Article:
Things continue to get better for we TV viewers who don’t own TVs. Disney’s new deal with Hulu means that, with the inclusion of ABC content, three of the four major networks will be putting their content on the fast growing video site. In a article, Gartner research vice president Mark McGuire said that “Disney is acknowledging that [Hulu] is clearly more than just a couple of networks throwing some of their content online." “This is a fairly serious platform they need to be part of,” McGuire added. Disney is acquiring 30 percent of the video site launched last year by NBC and FOX.

While it appears the majority of the content is coming from ABC channels, some Disney films and shows will play on Hulu as well.

Hulu, which launched last March, has become the number three video site on the Web in only a year, surpassing Yahoo! In March.

380 million Hulu videos were watched last month, 2.6 percent of the total web videos viewed, accounting for 4.9 percent of total minutes users spent watching video, according to comScore.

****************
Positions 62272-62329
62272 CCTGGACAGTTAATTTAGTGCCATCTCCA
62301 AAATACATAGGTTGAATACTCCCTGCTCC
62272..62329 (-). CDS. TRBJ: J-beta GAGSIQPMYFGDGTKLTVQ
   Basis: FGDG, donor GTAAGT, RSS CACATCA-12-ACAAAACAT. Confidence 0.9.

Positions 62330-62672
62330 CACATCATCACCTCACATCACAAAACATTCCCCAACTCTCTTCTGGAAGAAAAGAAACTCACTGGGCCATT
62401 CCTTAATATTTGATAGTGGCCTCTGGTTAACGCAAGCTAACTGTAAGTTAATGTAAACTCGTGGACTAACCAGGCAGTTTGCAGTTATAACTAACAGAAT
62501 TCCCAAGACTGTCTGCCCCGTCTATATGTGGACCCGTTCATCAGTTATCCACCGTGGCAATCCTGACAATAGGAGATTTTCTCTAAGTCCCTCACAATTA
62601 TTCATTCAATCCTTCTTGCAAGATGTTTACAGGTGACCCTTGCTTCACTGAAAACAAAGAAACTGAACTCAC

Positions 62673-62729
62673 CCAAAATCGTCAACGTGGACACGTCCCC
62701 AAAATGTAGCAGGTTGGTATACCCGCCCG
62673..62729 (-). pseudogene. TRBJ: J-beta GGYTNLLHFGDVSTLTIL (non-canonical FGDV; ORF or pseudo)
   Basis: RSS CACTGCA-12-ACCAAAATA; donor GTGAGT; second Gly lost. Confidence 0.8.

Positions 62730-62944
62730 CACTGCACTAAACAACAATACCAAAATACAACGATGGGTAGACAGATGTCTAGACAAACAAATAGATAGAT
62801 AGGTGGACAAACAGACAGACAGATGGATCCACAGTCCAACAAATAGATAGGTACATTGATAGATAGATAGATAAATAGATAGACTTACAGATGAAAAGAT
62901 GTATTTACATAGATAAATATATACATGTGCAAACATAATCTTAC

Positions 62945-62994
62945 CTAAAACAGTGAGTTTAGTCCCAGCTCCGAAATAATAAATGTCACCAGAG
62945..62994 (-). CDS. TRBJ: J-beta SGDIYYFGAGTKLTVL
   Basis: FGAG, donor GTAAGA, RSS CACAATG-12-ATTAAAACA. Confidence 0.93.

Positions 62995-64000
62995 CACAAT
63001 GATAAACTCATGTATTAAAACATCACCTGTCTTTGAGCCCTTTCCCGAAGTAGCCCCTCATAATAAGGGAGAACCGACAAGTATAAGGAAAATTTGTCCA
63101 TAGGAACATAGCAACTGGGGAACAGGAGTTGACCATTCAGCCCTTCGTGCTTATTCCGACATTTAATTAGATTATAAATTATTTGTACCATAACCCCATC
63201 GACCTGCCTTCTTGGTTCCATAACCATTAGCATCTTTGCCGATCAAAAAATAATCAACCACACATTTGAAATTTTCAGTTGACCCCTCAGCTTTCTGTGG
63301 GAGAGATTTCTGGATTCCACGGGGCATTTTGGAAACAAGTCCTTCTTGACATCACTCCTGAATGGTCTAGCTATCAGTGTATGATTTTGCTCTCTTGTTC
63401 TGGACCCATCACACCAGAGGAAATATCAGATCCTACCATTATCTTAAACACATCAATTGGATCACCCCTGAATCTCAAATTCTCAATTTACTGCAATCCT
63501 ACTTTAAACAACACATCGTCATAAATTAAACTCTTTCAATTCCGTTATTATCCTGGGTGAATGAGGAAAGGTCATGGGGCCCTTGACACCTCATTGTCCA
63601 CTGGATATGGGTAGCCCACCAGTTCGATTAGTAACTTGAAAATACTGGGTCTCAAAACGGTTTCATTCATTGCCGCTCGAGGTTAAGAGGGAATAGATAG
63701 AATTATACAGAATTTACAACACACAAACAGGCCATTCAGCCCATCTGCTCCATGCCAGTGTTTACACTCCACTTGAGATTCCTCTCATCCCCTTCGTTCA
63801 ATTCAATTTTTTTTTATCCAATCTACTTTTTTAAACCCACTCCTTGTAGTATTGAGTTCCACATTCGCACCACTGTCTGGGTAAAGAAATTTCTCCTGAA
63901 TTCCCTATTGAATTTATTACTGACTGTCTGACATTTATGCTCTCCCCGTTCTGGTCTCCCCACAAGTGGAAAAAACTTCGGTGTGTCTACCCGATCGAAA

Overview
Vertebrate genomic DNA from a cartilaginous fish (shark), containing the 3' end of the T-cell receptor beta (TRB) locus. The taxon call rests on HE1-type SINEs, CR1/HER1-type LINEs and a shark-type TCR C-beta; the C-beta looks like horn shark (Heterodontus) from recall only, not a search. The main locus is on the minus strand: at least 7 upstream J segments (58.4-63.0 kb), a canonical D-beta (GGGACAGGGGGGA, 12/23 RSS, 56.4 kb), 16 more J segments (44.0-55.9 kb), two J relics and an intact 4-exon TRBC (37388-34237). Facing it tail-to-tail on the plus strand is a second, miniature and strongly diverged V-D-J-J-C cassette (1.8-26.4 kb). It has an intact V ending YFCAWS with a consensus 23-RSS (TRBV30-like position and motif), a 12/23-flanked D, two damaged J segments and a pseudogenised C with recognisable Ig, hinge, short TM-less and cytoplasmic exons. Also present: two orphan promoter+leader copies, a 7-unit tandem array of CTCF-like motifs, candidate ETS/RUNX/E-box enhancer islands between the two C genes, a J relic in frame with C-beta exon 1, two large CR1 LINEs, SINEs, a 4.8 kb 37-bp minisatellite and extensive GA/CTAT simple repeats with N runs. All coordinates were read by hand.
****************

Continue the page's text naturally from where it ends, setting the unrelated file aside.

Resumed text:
Overall, online video viewing grew 11 percent from February’s total.

Also this week, Sony Pictures announced the availability of more than 100 films on its video site

The variety of the site’s content is impressive, carrying everything from classics like Rudy, Ghostbusters and Groundhog’s Day, to cult greats like El Mariachi, Heavy Metal and Shakes the Clown. boasts a rich collection of Godzilla films, and adds a few contemporary features like Quantum of Solace and Spiderman 2 to round out its eclectic mix.

Last week, PBS announced the launch of its own video portal, which includes shows like The News Hour, NOVA, Nature and Masterpiece, which is currently running Charles Dickens’ Little Dorrit, for those who wish to escape today’s grim economic reality with a trip into the even grimmer sphere of 19th century Realism.

Other good news for those of us way out on the cinematic long tail – fans of indie horror – has recently began offering 10 feature-length films per week for viewing, mixing classics such as The Toxic Avenger series and Night of the Creeps with mainstream films like Saw and The Descent, rounding out the selection with straight-to-video fare that rivals anything in SyFy’s glorious cannon.

This truly is a great time to not own a TV.

By Mark Alvarez